Yesterday marked the beginning of the end of dignified walking. I awoke to a sharp pain in my pelvis as I swung my legs out of bed. It’s known in the pregnancy world as pelvic separation and is caused by a hormone known as “relaxin” (aptly named) which makes the ligaments in the pelvic girdle all loosey-goosey. It means that when my legs aren’t moved in symmetry (which is, unfortunately, most always), there is sharp pain from the instability in the pelvis. Hello, waddle. Or even funnier, if I scoot sideways like I’m country line dancing there is great relief. Feel free to laugh at that image.
I’d love to be attending to my gardens, but I simply can’t. I need to prepare a blueberry bed by digging-in white pine needles to raise the acidity. I need to dig up my elephant ear bulbs before first frost. I need to prune my nectarine and apple trees. I need to dig out a tree sapling that pretended to be part of the grapevine. I need to prune back the raspberry and blackberry vines that fruited this year. There are potatoes to dig, there are weeds to pull, and there is an unstable pelvis saying “no”.
So, I ordered a pelvic support belt yesterday morning while chair-bound. Yes, I am going to be actually manually pulling myself together. Until that blessed relief arrives, my creative endeavors are limited to what can be accomplished sitting.
I had to wonder last evening, as I lay in bed with my pregnant belly covered in bits and pieces of whole cloves, how many husbands go to sleep with their wives beside them making pomanders. Round and round the orange the cloves marched in staid procession, each puncture releasing a waft of orange scent. It’s something I’ve wanted to do for quite a while; making these early American fragrant Christmas decorations, but had never gotten around to it.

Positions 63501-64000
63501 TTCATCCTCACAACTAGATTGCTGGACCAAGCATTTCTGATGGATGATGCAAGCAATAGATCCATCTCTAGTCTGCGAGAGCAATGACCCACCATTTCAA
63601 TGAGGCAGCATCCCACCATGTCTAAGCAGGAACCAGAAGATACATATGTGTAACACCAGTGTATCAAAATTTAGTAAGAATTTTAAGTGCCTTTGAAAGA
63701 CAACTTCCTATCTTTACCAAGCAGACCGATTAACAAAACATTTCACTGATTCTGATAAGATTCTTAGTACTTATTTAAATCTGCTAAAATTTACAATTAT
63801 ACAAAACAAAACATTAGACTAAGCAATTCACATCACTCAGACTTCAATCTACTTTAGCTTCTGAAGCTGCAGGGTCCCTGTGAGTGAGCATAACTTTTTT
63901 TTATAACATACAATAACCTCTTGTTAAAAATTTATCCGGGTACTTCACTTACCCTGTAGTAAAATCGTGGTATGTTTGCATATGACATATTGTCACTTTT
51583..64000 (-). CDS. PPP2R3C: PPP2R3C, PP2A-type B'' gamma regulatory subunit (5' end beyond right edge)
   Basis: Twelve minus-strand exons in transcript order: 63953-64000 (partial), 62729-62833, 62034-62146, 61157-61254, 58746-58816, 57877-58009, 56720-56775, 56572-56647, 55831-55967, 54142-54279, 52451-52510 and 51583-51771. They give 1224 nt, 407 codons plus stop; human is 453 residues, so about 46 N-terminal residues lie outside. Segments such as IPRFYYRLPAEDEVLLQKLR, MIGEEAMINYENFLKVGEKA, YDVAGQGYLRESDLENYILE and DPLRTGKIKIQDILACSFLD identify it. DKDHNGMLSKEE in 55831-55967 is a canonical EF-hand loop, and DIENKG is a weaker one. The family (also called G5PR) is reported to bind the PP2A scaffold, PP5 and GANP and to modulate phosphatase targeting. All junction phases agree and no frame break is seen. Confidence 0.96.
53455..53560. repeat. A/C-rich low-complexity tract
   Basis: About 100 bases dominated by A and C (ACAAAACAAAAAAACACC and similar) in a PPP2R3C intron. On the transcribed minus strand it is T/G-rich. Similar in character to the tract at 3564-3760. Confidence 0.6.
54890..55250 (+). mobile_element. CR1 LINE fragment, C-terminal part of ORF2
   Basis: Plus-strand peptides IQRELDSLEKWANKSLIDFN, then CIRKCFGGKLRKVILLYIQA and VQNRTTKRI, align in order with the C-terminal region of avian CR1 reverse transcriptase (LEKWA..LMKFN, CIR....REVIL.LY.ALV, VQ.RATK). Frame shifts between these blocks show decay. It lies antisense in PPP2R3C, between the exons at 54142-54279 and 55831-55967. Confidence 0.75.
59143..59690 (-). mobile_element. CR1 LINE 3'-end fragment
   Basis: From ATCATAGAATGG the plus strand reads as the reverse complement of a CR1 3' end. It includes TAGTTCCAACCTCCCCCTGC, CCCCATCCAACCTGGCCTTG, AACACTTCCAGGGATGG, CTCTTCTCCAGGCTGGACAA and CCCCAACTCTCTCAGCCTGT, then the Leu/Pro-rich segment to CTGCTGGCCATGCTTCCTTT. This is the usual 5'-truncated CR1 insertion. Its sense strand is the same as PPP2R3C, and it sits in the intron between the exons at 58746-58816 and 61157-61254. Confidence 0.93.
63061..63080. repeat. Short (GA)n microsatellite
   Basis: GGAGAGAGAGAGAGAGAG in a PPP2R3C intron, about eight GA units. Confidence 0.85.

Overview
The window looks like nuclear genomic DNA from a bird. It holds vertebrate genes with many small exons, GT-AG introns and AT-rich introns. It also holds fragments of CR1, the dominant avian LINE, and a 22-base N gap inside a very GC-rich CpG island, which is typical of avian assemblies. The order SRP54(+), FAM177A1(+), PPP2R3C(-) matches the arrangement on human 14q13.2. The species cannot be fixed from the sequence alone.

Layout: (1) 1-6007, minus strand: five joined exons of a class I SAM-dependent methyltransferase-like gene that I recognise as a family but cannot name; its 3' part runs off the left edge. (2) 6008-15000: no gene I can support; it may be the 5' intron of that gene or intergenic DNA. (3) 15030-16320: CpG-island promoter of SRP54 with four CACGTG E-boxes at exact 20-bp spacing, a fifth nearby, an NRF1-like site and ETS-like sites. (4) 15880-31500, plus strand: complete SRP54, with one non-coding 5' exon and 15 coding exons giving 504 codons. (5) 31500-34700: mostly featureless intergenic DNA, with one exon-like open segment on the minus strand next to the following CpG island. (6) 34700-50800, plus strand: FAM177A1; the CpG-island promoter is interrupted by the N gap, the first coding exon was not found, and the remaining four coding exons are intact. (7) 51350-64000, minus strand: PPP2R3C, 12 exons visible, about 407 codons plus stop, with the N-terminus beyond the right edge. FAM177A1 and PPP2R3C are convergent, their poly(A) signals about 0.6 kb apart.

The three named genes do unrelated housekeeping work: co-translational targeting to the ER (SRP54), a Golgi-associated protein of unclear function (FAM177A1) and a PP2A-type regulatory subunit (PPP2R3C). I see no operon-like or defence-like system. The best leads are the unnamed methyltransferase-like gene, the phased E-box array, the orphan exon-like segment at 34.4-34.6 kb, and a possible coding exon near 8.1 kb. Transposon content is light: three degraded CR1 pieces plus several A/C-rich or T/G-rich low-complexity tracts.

“It’s amazing how strong that smells,” said my dear husband as I poked cloves into the orange.
“Yeah, and it’s supposed to still be fragrant for years if it dries nicely. I’ve wanted to make these for a long time”. I poked in more cloves and the thought came quick: there are so many things I want to make. I looked at my husband. “What do you want to make?”
He looked puzzled. “You know, like Tom really wants to make a wood canoe?”
“Yeah…I just don’t really have anything I want to make.”
How very different we are. I have a list a mile long: paper kites, red ware pottery, tinctures of all sorts, hundreds of soaps, handmade papers, chair caning, basket weaving, mosaics, etc. I want to learn how to do everything. Which is why I was poking an orange with cloves at ten at night while he enjoyed some peaceful, well-deserved, rest
“May the favor of the Lord our God rest on us; establish the work of our hands for us– yes, establish the work of our hands.” -Psalm 90:17
I find great satisfaction in making things, whether it be pie dough massing between my hands or cutting thick bars of soap or stringing a batch of words together. It all brings me joy; the disparate parts becoming a new whole, a useful thing, a thing of beauty.
While not everyone has this impulse, or, ahem, compulsion, to create, I hope that each does have that deep satisfaction in their work. For my husband it is taking boxes of fittings and lengths of pipe and with them providing clean drinking water and waste removal to countless homes and businesses. Ever thought of how much of a blessing it is to be able to flush away waste? To be able to shower in fresh water to your precise temperature preference?
I imagine the particular joy of an accountant, having all the numbers tabulated, filed, and organized. I picture the satisfaction of a surgeon, having implanted a new organ in the place of a failing one and seeing it come to life. And the farmer seeing his hay stacked high in the barn and the nanny soothing the baby to sleep in her arms and the grocery bagger slipping the last tidily filled bag into a cart. Do we see our work as a blessing, as a joy?
I hope you do.
Even if you have to walk sideways or endure any other number of impediments or hardships. I hope this day that you can feel the satisfaction of work done well.